Proxy appointment – What shareholders and companies need to know

Proxy Appointment
10 Jul 2017


Under the 1973 Companies Act, a company was entitled to require a proxy to be lodged on or before a particular time, in order for that proxy to be valid. The rationale for this provision was to give sufficient time to enable the officer presiding at a meeting to verify and validate the proxy, before allowing that proxy to vote. It is common practice for a company to include a provision in its memorandum of incorporation which requires that a proxy form be lodged at least 24 hours prior to a meeting.

Reliance on this provision has meant that a shareholder who is unexpectedly prevented from attending a shareholders meeting through forces beyond its control, is unable to submit a proxy form on the day of such meeting, resulting in that shareholder not being entitled to vote at such meeting.

The wording of the Companies Act, 2008 (“the Act”) has changed, and the shareholders of a company is entitled “at any time” to appoint any individual as a proxy to participate in and speak and vote at a shareholders meeting on behalf of that shareholder.

What the Courts have said

The recent SCA case of Richard Du Plessis Barry v Clearwater Estates has examined whether the provisions of the Act allow for a company’s MOI to impose time limitation for the delivery of a proxy form.

The facts, briefly, are that certain shareholder proxies had been submitted on the day of the meeting, in contravention of the MOI, but based on a majority decision at the meeting, the late filing of these proxies was condoned in order to attain the requisite quorum. The challenge to the validity of the resolutions passed at the meeting, was that the shareholder proxies, submitted on the day of the meeting, were accepted in contravention of the MOI, which provided that proxies shall not be treated as valid unless they are deposited at a designated location not less than 48 hours before the time designated for the meeting at which such proxies are to be exercised.

The appellant sought to uphold and enforce the relevant articles of the MOI, with the object of defeating the resolutions passed at the meeting. The first respondent sought the annulment of the relevant articles of the MOI, with the object of preserving the validity of the resolutions.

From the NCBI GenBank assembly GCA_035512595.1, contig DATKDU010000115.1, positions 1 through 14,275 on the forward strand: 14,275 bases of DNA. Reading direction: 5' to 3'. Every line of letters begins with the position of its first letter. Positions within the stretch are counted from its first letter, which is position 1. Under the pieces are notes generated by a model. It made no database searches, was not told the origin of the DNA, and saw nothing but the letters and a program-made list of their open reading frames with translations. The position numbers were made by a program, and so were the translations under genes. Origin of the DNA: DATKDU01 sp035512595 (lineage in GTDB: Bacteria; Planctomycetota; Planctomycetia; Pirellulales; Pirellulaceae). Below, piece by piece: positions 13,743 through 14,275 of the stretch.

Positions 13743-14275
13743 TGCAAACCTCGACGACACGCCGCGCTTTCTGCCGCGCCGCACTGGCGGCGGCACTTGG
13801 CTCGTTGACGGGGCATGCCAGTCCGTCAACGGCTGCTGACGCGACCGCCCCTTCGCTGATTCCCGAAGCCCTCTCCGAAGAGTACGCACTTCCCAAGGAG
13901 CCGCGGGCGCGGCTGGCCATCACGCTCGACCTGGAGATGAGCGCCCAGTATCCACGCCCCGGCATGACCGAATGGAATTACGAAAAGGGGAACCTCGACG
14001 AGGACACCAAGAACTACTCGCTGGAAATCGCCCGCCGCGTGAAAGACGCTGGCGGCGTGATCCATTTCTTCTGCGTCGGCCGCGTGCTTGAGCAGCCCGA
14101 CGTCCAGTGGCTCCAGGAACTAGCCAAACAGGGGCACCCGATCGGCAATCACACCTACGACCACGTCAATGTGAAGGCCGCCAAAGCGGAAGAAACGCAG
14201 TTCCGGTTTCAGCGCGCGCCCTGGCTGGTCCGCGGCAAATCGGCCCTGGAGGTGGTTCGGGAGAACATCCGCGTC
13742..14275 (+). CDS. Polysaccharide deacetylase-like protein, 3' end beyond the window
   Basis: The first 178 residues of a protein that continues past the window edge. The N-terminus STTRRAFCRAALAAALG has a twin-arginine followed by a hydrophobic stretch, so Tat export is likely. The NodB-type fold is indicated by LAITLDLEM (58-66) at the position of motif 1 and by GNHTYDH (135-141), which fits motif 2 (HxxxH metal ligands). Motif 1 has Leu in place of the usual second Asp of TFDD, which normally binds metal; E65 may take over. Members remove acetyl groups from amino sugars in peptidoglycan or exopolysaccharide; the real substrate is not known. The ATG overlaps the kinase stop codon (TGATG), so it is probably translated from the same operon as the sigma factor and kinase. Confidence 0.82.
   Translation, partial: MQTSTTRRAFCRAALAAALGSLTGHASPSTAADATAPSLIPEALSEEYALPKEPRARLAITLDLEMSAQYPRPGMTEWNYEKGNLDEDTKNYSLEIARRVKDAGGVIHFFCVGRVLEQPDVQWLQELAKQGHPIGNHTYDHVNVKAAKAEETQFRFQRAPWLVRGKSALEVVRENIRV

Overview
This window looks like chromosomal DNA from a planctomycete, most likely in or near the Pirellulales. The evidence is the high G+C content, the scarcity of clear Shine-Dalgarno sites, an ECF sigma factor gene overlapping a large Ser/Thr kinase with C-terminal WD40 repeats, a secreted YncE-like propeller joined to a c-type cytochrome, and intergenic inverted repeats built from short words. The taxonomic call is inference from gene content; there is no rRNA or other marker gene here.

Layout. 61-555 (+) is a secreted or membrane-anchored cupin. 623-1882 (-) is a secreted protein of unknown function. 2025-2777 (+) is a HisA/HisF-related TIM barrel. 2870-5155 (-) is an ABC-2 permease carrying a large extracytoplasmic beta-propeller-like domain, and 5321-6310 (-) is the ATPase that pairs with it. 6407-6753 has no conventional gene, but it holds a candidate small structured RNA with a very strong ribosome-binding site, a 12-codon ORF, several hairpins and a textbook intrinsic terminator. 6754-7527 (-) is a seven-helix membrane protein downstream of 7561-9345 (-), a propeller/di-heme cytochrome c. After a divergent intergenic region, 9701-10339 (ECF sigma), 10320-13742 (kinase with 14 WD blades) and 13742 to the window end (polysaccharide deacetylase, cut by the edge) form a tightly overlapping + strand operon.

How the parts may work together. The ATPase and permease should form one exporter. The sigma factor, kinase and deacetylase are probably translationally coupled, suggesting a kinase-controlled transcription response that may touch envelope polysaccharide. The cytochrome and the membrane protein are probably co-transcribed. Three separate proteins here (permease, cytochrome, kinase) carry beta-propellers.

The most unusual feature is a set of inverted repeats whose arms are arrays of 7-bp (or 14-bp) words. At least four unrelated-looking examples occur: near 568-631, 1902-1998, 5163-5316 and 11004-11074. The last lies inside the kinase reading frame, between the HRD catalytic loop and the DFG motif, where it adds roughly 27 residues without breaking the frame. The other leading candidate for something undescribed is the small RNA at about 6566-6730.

The SCA held that the provisions of s 58(1) of the Act are unalterable (as contemplated in s 15(2)(d) of the Act), and that the right of the shareholder to appoint a proxy ‘at any time’ is a provision that may not be altered by the MOI of a company. The purpose of the provision is to protect the right of shareholders to participate in, speak at, and vote at a shareholders meeting, and to do so through a proxy of their choice. The time clause in the company’s MOI sought to negate, restrict, limit or qualify this fundamental right of the shareholder, contrary to the provisions of s 15(2)(d) of the Act. The time clause contained in the company’s MOI was therefore found to contravene and be inconsistent with s 58(1) of the Act and was void to that extent.

The practical implications

Upon a proper interpretation of the judgment, and the relevant provisions of the Act, the provisions of a company’s MOI which purport to impose a time constraint for the delivery of a proxy form, will be invalid, only to the extent that such provision/s are inconsistent with their shareholders’ right to appoint a proxy at any time before a meeting as provided for the in the Act. The proxy forms themselves will remain valid and shareholders making use of such forms will not be excluded from any meetings.

The court did recognise the practical difficulties that may arise as a result of this interpretation of s 58, including the administrative burden imposed on the presiding officer of a general meeting to validate and verify proxies prior to allowing a proxy to exercise a vote. It however noted that such practical difficulties need to be resolved through legislative intervention and not through a strained interpretation of the Act.


The ultimate effect of this judgment, therefore, is that shareholders may submit a proxy form “at any time” and the company is not entitled to place any time constraint on such right. Any attempt to enforce such a time constraint will not withstand challenge. No legislative intervention has been forthcoming to date, and any company which has an MOI which requires a proxy form to be delivered at a specified time prior to a meeting, should consider an amendment to that MOI, and at the very least, should not attempt to enforce such time limitation.

(This article is provided for informational purposes only and not for the purpose of providing legal advice. For more information on the topic, please contact the author/s or the relevant provider.)
Lauren Kelso

Lauren is a Partner in the Eversheds-Sutherland (KZN) corporate practice, advising primarily on commercial transactions. Lauren has participated in a number of high value mergers and acquisitions, and deals in... Read more about Lauren Kelso


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